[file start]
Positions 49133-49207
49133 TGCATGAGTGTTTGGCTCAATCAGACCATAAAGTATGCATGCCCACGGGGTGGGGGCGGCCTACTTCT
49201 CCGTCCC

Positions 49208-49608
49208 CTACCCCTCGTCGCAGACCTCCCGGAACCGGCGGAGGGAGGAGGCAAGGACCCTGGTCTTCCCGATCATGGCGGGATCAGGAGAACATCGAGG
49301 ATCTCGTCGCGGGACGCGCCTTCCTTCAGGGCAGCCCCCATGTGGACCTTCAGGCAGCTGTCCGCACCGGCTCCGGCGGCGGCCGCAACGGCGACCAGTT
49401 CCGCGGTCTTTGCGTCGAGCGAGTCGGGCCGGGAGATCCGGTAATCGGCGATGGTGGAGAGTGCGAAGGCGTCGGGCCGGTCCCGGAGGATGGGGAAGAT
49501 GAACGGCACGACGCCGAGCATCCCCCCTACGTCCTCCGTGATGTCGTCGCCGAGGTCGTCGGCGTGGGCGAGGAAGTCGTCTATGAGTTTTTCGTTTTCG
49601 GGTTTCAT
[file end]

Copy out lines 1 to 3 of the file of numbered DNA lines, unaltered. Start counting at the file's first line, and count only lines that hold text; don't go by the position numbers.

Positions 49133-49207
49133 TGCATGAGTGTTTGGCTCAATCAGACCATAAAGTATGCATGCCCACGGGGTGGGGGCGGCCTACTTCT
49201 CCGTCCC